Lincoln County emergency management requested assistance Monday morning from the state for Boothbay and Boothbay Harbor for fire support due to severity of storm conditions there.

Tim Pellerin, director of the Lincoln County Emergency Management said he contacted the Maine Emergency Management Agency Governor at 10 a.m. Monday about the storm.

“I called and said ‘I need help, I need people’. They asked me if the National Guard could help, and I said, ‘send them’. At 2 p.m. Governor Baldacci stamped it, and now the National Guard is helping all Lincoln and York Counties, and Portland. They’re in rescue mode.”

Pellerin is referring to the state being designated a federal disaster area.

In Bristol Tuesday morning, Fire Chief Ron Pendleton was out in the field during the storm emergency, and Jeri Pendleton manning the phones. She reported about eight National Guard soldiers were helping Bristol people.

“They are guarding roads that are blocked and guarding live wires that are in the roads, they’re also diverting traffic. They are relieving the fire departments so that we can do our jobs. Right now [11 a.m. Tuesday] they are fighting a chimney fire.”

Pellerin said that about 24 guardsmen are throughout the area helping in the storm effort, assisting in Damariscotta, Newcastle and down the peninsula. “They’re out of Waterville and Augusta Camp Keys. They are supporting emergency crews and assisting with recovery efforts.”

Pellerin is the only one in Lincoln County that can request National Guard coverage.

“There’s no need to evacuate. The fire department is doing a great job knocking on doors and we are about 95 percent complete in making sure that everyone is okay.” Pellerin said the troops are in “rescue mode” and that means checking on the elderly, handicapped and stranded, and broadcasting about emergency shelters that are open. With their Humvees, the National Guard is able to gain access even when roads are completely washed out.

It might be days before the power is restored to many in Lincoln County, and that means houses are pretty dark and cold.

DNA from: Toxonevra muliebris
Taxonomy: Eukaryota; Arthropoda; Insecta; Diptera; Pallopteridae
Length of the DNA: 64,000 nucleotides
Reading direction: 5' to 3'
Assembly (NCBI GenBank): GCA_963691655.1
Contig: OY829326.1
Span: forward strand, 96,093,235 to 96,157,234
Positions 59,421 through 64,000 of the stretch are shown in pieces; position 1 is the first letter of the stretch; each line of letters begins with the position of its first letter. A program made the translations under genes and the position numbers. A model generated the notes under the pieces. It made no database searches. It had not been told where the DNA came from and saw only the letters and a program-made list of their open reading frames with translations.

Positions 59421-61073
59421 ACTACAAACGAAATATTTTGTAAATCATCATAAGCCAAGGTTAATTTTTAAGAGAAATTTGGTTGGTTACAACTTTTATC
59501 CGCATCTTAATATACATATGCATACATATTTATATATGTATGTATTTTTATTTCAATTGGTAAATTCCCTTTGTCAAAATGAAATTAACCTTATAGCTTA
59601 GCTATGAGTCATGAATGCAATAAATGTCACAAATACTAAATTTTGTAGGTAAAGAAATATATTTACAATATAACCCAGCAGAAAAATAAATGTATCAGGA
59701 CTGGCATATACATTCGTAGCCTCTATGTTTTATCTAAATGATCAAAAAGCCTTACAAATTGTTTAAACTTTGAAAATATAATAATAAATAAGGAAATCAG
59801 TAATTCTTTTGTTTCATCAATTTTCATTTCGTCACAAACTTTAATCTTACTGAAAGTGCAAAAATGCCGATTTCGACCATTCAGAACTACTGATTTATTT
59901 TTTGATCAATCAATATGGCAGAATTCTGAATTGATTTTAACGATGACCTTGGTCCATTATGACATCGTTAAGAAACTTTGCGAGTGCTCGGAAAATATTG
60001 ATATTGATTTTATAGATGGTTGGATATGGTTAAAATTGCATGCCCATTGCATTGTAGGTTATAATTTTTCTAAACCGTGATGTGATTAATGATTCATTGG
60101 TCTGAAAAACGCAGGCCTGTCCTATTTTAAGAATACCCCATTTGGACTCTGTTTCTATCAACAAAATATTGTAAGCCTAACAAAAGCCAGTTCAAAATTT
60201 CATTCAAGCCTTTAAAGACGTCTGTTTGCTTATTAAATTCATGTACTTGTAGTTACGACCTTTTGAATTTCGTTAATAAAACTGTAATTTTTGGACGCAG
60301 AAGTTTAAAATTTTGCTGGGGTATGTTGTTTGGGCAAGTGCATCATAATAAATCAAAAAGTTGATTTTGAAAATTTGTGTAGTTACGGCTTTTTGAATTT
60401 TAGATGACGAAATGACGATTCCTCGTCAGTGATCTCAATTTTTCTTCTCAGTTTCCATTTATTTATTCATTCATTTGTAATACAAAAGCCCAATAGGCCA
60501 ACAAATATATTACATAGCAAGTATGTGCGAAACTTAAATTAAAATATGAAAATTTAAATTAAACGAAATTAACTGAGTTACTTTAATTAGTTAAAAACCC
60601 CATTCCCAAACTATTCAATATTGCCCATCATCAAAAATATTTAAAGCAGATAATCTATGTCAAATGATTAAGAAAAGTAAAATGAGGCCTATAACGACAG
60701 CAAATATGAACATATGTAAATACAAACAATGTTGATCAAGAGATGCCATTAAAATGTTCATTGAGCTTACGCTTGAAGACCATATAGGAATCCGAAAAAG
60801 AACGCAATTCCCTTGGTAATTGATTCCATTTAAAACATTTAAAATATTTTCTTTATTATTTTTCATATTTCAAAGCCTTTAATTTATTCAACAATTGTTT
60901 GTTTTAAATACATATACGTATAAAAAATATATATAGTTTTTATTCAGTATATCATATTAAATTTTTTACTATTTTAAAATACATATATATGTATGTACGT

“Bristol residents can go to the Great Salt Bay School in Damariscotta and the Boothbay Elementary School is also a shelter. As long as we can get in and out of the roads, all the residents can get help,” said Pellerin.

Pellerin continued explaining that the guardsmen are responsible for “the other piece”, that’s guarding power lines until CMP is able to confirm if the power is off. “That’s so important to the local responders.”

Pellerin believes that by noon today, April 17, every person will be accounted for in each community. “That’s when we move into recovery mode, helping the community recover from the storm. We’re still not through this. I’m just like everyone else, I’m wet and cold.”

“They are completely overwhelmed,” said L.C. Asst. EMA Director Lori Benner. “We requested the National Guard for barricades and security for the night.”

The Bristol region is another area where first responders are struggling to keep up with calls, and there is a need for outside assistance.

“They are doing all they can do,” Benner said. “They are volunteer departments and this is a work day.”

A lot of trees are down, and there have been power outages that have kept fire and police busy. Roads have been closed off to traffic, either due to washouts or downed trees and wires.

Several officials are keeping an eye on places like Sherman Lake and other low lying areas where potential flooding and washouts could occur.

Benner said as of noontime Monday there were no evacuations but that a lot of roads are washed out.